Tue. May 21st, 2024



It’s not only multiplayer games that are fun with friends, some single-player titles are engaging even if you don’t have a controller in your hands. You can even pass and play to keep everyone engaged.



Puzzle Games Like Myst and Botany Manor

Two (or more) heads are usually better than one. That’s especially true when you’re trying to solve the sort of abstract puzzles you’ll find in a game like Myst. This 1993 classic received a full remake in 2020 and can now be played on modern Windows, Mac, and Xbox platforms (plus the iPhone and iPad). Myst is a classic that you should try at least once, but you will hit roadblocks and crowd-sourcing solutions is one way to overcome them.


Botany Manor is a 2024 puzzler that tasks you with growing plants from seed to discover their mysterious properties. You’ll need to create the ideal conditions for each plant while completing your character’s unfinished research. It’s a short experience that the whole family can enjoy.

Along the same lines are games like The Witness, which arguably benefits more from a pass-and-play scenario. This beautiful first-person puzzle game has you wandering around a mysterious island, but to say it’s challenging is an understatement.

Cinematic Horror Games Like The Quarry and Until Dawn

Until Dawn and its spiritual successor The Quarry gamify the experience of watching a slasher flick. The twist is that you are in control of the character’s fates, which means that every playthrough is different depending on your decisions and reaction times.


Prepare to have the whole room screaming directions at you, and reacting in unison whenever a threat rears its head. The games make use of interesting, static camera placements and quick-time event cutscenes that’ll test your reactions, which makes them compelling to both play and watch.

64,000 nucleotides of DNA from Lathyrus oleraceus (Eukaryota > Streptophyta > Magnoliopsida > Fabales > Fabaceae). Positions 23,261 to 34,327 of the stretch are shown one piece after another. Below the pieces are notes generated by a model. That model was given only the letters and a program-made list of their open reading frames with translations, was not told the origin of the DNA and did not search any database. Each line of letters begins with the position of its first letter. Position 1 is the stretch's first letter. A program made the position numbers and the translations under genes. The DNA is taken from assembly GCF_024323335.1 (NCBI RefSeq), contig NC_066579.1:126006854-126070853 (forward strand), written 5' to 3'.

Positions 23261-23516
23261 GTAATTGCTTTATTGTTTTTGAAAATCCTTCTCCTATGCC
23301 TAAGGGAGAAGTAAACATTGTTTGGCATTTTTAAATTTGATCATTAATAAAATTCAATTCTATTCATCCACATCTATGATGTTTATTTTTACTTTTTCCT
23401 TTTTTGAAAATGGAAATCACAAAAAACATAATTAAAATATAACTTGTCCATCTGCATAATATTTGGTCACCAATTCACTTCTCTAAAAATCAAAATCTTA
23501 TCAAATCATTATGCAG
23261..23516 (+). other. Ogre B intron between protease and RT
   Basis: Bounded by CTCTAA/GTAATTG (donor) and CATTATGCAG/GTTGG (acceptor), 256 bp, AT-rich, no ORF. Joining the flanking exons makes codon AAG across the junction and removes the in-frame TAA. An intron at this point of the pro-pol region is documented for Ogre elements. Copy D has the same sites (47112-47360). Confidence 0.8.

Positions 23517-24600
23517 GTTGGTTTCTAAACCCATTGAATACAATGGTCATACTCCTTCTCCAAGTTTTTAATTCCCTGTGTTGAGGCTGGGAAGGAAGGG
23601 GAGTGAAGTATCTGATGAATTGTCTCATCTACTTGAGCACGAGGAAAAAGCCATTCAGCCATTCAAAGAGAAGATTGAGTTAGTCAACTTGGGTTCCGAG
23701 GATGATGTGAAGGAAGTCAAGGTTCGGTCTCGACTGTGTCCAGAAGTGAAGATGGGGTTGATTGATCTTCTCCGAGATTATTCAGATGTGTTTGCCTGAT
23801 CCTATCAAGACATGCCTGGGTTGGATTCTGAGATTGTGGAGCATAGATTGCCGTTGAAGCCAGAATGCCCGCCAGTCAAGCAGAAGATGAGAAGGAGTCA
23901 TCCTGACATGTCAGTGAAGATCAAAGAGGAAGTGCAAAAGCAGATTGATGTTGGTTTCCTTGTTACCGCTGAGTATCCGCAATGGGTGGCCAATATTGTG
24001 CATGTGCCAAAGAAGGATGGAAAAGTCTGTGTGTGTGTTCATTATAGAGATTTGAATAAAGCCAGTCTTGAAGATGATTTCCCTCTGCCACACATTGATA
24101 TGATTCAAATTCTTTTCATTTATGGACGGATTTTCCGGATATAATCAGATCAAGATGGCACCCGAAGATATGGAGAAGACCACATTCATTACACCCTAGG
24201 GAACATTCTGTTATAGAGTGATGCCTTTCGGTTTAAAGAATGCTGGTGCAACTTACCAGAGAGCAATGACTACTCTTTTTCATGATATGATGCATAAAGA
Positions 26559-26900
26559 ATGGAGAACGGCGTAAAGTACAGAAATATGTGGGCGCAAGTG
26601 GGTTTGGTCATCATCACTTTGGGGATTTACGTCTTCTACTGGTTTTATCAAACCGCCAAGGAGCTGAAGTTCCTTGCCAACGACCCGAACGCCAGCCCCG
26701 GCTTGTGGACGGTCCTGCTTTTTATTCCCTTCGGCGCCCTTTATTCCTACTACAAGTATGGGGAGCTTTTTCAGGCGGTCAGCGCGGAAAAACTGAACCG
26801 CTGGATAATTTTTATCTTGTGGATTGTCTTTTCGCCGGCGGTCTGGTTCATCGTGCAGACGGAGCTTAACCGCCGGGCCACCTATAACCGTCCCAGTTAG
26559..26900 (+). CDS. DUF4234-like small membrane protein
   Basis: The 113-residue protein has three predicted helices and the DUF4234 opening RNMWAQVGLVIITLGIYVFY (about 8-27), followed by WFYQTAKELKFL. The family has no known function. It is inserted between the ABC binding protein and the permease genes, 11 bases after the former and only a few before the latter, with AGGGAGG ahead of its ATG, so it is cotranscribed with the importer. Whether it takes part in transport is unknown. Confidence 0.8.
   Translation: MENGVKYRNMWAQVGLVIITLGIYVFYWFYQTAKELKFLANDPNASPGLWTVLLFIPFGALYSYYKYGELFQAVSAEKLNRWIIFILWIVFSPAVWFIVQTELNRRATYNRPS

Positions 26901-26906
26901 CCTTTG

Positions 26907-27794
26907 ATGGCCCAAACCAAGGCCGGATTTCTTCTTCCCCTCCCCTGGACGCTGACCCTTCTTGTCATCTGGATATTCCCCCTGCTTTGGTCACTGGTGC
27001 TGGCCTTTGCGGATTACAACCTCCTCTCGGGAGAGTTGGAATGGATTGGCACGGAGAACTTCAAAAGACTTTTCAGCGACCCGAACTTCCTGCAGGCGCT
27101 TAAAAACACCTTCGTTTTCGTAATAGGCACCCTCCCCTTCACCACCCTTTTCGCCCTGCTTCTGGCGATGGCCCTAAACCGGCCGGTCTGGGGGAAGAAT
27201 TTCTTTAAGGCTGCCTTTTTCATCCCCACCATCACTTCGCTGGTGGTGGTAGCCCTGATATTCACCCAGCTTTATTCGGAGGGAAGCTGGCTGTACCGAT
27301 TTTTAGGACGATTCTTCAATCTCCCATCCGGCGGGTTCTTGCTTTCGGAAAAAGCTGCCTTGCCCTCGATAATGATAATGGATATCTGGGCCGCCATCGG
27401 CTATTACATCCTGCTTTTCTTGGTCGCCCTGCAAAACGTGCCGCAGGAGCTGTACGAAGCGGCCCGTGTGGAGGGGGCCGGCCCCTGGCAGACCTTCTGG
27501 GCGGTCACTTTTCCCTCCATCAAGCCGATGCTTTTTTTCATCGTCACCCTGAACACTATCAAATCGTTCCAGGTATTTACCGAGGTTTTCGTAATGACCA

If you like these consider picking up Supermassive Games’ other titles from The Dark Pictures Anthology like House of Ashes and Man of Medan.

Walking Sims Like Firewatch and Gone Home

The contentiously named “walking simulator” genre is full of interesting games that slowly tell a story, often involving something of a twist at the end. Though these games aren’t for everyone, it’s unfair to say that they’re boring. Sure, you do a lot of walking around and looking at stuff, and they’re not going to test your reflexes, but these games are driven primarily by the narrative.


Firewatch is a beautiful walking sim set in the remote forests of Wyoming. You take on the role of a lookout, with nothing but a walkie-talkie for company. You’ll soon learn that not everything is quite as it seems, as you spend the summer unraveling a mystery. Gone Home is another classic of the genre that has you exploring a large and empty house.

SOMA and What Remains of Edith Finch are two other critically acclaimed examples of this kind of game. They may be linear, but they’re well-written, encourage discussion about what’s really going on, and are relatively short experiences that you can finish without a massive time commitment.

Head-Scratchers Like Outer Wilds

A game like Outer Wilds is so unique that it almost defines its own micro-genre. The game has you exploring a small planetary system that’s stuck in a 22-minute time loop. When the loop ends, you’re back where you started, armed only with the knowledge you gleaned from the last loop.


It’s the kind of game that encourages exploration and experimentation like no other since you have little to lose and everything to gain. You’ll slowly piece together the mystery of the time loop and learn a lot about the characters and cultures that inhabit the game’s world.